In what follows, there are probably two ways of looking at things. There is a love story to be written here about Gloucester and Anne – maybe it’s already been written – the Sun in Splendour perhaps? I did read it when I was about 0 or something, half a billion years ago when the planet was still cooling, but it was clearly a girl’s book about emotions and relationships and so on, so I had to keep it hidden. Anyway, there’s a love story to be written here; about two children sharing the castle at Middleham in their innocence, with Richard 4 years Anne’s senior, and therefore with some chance of looking cool. That’s just enough of an age gap for a teenage bloke to look cool. Just. A story about a teenage girl in misery, bullied and despised by her mother in law, married to an arrogant arse, but then alone and abandoned by the death of her husband, and captured by an avaricious and ambitious Clarence. Only to be rescued by her childhood friend, Richard…and so on. On the other hand there could be a different different story. There’s a story of a rivalry between two enormously rich and privileged brothers, fighting viciously over a massive inheritance, using a 16 year old girl as a helpless pawn in the game. You pays your money and talks your choice, and the one you choose will depend on you view of Richard III.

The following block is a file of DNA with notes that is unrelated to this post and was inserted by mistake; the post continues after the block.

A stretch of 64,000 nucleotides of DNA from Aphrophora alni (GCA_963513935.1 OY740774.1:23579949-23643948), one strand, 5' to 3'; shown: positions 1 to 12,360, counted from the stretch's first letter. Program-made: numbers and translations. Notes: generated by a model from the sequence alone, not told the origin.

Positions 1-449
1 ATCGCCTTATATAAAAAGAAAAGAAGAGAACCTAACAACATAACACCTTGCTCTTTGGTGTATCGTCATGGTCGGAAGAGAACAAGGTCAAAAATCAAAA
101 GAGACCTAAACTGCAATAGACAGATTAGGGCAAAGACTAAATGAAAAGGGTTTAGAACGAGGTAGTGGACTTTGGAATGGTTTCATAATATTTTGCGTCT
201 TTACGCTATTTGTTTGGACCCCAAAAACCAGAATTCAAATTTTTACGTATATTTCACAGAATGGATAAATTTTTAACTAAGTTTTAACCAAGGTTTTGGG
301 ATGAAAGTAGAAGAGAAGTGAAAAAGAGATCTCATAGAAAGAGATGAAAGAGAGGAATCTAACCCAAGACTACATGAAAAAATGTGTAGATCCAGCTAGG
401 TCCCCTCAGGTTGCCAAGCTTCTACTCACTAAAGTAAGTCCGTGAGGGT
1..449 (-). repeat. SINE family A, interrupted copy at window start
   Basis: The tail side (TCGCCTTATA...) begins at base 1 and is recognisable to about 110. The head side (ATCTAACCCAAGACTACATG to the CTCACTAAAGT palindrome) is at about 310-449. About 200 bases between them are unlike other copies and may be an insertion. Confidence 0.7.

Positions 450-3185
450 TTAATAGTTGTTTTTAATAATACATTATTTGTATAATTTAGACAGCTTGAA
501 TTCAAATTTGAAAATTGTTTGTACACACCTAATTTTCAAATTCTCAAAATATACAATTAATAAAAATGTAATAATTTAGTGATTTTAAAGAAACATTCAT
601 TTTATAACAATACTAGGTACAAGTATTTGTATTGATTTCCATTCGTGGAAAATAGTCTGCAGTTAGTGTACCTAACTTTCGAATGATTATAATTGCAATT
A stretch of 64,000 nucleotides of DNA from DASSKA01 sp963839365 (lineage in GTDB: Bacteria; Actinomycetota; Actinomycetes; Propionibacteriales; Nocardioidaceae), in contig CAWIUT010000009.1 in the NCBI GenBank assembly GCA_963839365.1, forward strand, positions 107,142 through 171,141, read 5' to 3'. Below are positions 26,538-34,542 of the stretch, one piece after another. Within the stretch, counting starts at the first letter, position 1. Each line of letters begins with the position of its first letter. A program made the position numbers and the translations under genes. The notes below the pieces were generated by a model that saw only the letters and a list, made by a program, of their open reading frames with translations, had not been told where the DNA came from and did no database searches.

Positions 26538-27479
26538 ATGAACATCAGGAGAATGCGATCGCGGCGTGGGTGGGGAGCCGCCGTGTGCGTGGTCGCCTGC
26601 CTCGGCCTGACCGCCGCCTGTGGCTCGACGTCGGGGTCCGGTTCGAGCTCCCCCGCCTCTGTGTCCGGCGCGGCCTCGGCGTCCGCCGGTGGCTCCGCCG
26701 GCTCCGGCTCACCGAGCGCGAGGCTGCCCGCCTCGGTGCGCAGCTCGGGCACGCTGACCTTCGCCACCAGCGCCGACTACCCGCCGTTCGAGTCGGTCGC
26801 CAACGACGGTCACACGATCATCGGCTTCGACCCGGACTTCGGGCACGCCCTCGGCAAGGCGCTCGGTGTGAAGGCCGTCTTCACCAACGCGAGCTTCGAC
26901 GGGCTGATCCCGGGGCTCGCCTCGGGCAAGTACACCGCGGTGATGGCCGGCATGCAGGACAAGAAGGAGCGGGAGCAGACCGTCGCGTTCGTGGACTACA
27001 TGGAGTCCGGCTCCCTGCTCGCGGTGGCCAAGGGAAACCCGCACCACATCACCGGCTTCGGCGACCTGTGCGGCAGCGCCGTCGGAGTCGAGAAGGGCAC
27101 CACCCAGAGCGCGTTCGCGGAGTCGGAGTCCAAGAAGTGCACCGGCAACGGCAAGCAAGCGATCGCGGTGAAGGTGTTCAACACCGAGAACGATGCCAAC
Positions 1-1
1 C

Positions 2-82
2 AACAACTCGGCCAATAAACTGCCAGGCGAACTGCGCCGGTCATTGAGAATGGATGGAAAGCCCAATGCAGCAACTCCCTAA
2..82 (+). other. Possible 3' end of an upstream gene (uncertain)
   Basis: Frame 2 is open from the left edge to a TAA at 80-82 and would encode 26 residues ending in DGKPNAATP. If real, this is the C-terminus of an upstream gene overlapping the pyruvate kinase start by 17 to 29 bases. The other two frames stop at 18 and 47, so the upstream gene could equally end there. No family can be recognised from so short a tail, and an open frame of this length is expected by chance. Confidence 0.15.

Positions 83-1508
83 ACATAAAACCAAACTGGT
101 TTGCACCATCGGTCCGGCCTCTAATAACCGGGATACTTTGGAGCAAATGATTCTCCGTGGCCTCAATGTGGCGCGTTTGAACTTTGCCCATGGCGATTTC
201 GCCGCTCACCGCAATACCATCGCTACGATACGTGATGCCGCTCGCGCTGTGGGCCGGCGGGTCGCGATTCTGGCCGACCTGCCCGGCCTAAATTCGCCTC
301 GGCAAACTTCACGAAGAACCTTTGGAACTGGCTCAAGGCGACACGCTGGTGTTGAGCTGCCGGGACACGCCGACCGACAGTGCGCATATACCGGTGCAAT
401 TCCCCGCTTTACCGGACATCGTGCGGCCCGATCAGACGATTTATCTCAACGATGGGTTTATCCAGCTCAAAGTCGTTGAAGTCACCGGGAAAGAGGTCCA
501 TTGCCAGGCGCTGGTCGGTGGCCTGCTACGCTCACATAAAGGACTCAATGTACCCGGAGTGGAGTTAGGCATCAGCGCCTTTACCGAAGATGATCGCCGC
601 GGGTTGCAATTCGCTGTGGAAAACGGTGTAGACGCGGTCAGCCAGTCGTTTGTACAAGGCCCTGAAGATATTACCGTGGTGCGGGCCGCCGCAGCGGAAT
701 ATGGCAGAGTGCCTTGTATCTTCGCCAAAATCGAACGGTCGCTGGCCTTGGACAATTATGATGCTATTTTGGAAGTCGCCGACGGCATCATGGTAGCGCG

Anyway, here’s how it went, Clarence had control of Anne, and wanted it that way. Richard wanted to marry Anne, and we can believe that Anne wanted to marry Richard, whether she had any romantic feelings or not – Gloucester was probably the only bloke who could rip her from Clarence’s clutches.
So Gloucester went to Clarence and asked to see Anne. Clarence sent him away with a flee in his ear, snarling that he was in control of the Wardship and he had no intention of marrying Anne to Richard. He might have added that he had no intention of marrying her to anyone, so that he could hold on to her land.
Gloucester was not about to give up. Nothing daunted, he turned up at Clarence’s pied a terre and demanded to see Anne – Clarence haughtily denied any knowledge of her. Richard hunted high a low, and eventually found Anne – she had been hidden as a cook’s maid in the household of a friend. Rather dramatically, Richard burst in, demanded they bring Anne out and took her to sanctuary at St Martins le Grand in London
Gloucester then took his case to Edward, and the King’s Council, and the lawyers got involved.
So many arguments were, with the greatest acuteness, put forward on either side…that all those present and the lawyers even were quite surprised that these princes should find arguments in such abundance by means of which to support their respective cases
Christmas 1471 was therefore most uncomfortable in the York household, with something of an undercurrent. Edward was working on a solution. In February they went to the royal palace at Sheen, and John Paston wrote home: